Constant, Benjamin. Principes de politique. In Écrits politiques. Paris: Gallimard, 1997.
Diderot, Denis. "Droit Naturel." In Oeuvres complètes, vol. 7. Paris: Hermann, 1976. Originally published in vol. 5 of the Encyclopédie.
Montesquieu, Charles-Louis de Secondat, Baron de. De l'esprit des lois. In Oeuvres complètes, vol. 1. Paris: Gallimard, 1949–1951.
Rousseau, Jean-Jacques. The Collected Writings of Rousseau. Edited by Roger D. Masters and Christopher Kelly. Hanover, N.H.: University Press of New England, 1990–. 10 vols. to date. The standard edition of Rousseau's works in English translation.
——. Oeuvres complètes. Paris: Gallimard, 1959–1995. 5 vols. The standard critical edition of Rousseau's works. Du contrat social and Économie politique are included in vol. 3.
Riley, Patrick. The General Will before Rousseau: The Transformation of the Divine into the Civic. Princeton, N.J.: Princeton University Press, 1986.
John T. Scott
The concept of the general will involves the moral values and the political aspirations that are shared by the members of a community and to which the policies of its government must broadly conform if that government is to be considered legitimate. The term was used in this minimal sense by Jean Jacques Rousseau, its originator, who also used it, more importantly, to describe the will to justice that would characterize his ideal democracy and achieve its authoritative expression in legislative decisions [seeRousseau].
Since Rousseau, different and precise meanings, depending upon the political theory in which they are embedded, have been attached to the term; these have had as their primary and common aim its adaptation to the analysis of politics and national character. Typically, some theory of the general will has been used to explain, to justify, and to prescribe for the institutions of constitutional and liberal democracy, especially by thinkers within or influenced by the British idealist school of political thought. Often, existence of a general will is made the cardinal criterion of community and is seen as the essential prerequisite to political stability and self-government.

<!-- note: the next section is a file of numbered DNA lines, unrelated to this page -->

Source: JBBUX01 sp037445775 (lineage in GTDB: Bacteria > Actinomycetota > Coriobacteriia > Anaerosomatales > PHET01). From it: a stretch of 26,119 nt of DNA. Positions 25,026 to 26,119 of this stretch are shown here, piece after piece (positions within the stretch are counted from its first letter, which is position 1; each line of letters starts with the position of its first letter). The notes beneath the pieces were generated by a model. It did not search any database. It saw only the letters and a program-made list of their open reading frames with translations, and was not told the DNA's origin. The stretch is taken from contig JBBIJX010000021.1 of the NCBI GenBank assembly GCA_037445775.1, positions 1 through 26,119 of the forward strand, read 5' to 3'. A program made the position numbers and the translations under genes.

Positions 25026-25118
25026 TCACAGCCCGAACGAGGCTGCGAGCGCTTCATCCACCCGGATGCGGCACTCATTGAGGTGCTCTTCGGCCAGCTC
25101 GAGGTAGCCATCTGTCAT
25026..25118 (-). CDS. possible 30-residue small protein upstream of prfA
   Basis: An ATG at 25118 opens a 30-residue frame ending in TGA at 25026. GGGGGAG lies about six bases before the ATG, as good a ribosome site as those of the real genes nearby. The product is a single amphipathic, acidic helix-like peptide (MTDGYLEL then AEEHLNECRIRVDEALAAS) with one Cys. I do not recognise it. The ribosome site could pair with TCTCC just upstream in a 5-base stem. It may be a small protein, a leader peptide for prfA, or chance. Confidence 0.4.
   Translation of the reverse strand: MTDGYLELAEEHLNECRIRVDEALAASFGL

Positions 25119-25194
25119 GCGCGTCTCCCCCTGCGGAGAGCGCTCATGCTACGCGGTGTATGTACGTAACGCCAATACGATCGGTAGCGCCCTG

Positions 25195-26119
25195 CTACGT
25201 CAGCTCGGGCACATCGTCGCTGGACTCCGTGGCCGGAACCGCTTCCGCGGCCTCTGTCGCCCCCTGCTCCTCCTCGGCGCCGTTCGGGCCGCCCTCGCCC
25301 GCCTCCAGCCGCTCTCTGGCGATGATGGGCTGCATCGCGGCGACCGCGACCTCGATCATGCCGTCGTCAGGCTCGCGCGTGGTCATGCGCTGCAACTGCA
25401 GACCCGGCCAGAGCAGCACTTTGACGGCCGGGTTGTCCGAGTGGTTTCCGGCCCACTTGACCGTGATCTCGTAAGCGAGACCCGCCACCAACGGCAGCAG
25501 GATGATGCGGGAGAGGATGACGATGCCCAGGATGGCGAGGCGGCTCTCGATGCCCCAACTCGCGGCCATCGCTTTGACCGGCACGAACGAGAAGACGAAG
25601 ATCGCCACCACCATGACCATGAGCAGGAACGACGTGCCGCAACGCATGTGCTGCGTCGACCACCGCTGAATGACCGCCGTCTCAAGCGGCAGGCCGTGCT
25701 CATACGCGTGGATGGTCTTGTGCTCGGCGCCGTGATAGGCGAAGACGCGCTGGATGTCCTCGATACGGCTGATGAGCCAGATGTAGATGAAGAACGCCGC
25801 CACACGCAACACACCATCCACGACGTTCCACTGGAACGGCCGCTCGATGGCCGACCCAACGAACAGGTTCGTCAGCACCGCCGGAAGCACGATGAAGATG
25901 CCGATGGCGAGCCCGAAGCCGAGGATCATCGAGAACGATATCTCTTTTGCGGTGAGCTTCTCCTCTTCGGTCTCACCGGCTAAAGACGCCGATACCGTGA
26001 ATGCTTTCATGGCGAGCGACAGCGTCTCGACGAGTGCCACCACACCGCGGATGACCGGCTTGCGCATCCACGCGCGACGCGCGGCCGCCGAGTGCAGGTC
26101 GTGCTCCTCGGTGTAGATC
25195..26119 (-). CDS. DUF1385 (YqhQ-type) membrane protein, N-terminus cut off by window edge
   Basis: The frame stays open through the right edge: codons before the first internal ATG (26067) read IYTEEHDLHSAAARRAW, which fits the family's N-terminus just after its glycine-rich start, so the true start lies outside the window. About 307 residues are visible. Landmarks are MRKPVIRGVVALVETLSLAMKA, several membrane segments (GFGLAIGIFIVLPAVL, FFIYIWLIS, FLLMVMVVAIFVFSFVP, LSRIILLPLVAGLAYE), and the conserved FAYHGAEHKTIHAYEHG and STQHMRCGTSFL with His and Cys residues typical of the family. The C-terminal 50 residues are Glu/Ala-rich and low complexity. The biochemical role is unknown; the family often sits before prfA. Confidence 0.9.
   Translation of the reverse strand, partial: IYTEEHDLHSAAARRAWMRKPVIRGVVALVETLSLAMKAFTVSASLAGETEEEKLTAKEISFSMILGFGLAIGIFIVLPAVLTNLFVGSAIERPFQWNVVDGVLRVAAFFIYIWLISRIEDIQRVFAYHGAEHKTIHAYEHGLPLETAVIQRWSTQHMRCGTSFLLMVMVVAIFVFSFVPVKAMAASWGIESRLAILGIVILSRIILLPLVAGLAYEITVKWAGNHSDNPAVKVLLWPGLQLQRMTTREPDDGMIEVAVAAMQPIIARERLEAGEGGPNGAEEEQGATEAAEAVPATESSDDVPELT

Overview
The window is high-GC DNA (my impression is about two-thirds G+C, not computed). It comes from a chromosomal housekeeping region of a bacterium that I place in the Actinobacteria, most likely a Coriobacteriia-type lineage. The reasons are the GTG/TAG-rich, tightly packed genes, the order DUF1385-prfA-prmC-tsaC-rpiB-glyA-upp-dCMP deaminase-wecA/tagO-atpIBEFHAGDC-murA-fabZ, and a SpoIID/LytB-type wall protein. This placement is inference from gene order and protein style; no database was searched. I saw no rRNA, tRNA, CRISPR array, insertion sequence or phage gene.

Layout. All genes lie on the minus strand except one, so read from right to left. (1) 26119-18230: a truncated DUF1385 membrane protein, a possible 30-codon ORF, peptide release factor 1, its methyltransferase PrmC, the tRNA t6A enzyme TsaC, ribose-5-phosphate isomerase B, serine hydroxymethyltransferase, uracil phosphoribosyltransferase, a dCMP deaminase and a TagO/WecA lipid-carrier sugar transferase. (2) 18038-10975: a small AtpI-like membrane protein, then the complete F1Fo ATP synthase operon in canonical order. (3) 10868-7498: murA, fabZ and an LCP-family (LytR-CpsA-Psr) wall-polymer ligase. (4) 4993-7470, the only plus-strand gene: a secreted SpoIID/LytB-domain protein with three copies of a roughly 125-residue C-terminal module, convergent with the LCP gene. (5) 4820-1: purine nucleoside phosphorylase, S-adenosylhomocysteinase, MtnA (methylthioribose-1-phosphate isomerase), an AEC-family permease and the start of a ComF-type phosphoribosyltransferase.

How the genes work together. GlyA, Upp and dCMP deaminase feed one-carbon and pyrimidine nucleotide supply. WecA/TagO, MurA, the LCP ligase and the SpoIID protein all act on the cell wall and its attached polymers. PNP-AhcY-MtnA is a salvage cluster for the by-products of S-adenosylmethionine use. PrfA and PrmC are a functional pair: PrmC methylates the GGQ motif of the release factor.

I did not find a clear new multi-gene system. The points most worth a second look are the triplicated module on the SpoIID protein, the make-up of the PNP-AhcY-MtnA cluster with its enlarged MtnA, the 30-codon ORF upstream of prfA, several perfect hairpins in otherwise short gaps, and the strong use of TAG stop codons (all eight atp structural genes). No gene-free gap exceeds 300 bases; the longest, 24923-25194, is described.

For Rousseau, the “general will” was the concept by means of which he summarized his theory of political obligation and displayed its logical de pendence upon the psychological, ethical, and in stitutional components of his political philosophy. In Rousseau’s ideal society, as presented in The Social Contract, the natural right to moral freedom, to live in accordance with the dictates of one’s own conscience and sense of morality, is psychologically and institutionally reconciled with the social necessity for political authority, because there law is the reflection of the individual’s desire for jus tice. Laws that express the general will are accept able both to reason and to conscience and thus are held not so much to restrict freedom as to enlarge and to sustain it.
Rousseau’s general will implies that neither a society that lacks a general will nor a government that disregards it can have rightful authority over the individual. Failure to establish the institutions essential to the creation of the general will inevi tably means moral distortion of human personality and frustration of man’s capacity for natural good ness. According to Rousseau’s view of human dynamics and moral development, only in a small and equalitarian society can man become an ethi cal being for whom the realization of justice and its integration with the claim to moral freedom are paramount and compelling objectives—and then only if men participate directly and steadily in the making of the laws to which they will owe obedience.
The social and institutional requisites of the general will as conceived of by Rousseau would appear to preclude its use for the purpose of legiti mating constitutional democracy on the scale of the national state. The fundamentally moral and synthetic nature of the concept, however, opens the way for its modification, inspired by the hope of adapting it to the justification of representative government. This process of reinterpretation began with Kant, who derived from Rousseau’s general will his conception of the categorical imperative, which served for him as the supreme criterion of both morality and legality. In contrast to Kant’s primarily ethical elucidation of the concept, Hegel’s political interpretation of it takes the form of his metaphysical and historical conception of reason. The Hegelian conception of rationality as cumulative may be regarded as a historicizing of the general will. The result is that the reconciliation of the right to moral freedom with the demands of social justice is obtained not in acts of legislation but, rather, in reflective acceptance of and willing ad herence to the social and political arrangements that have emerged historically in the shape of the national and constitutional state.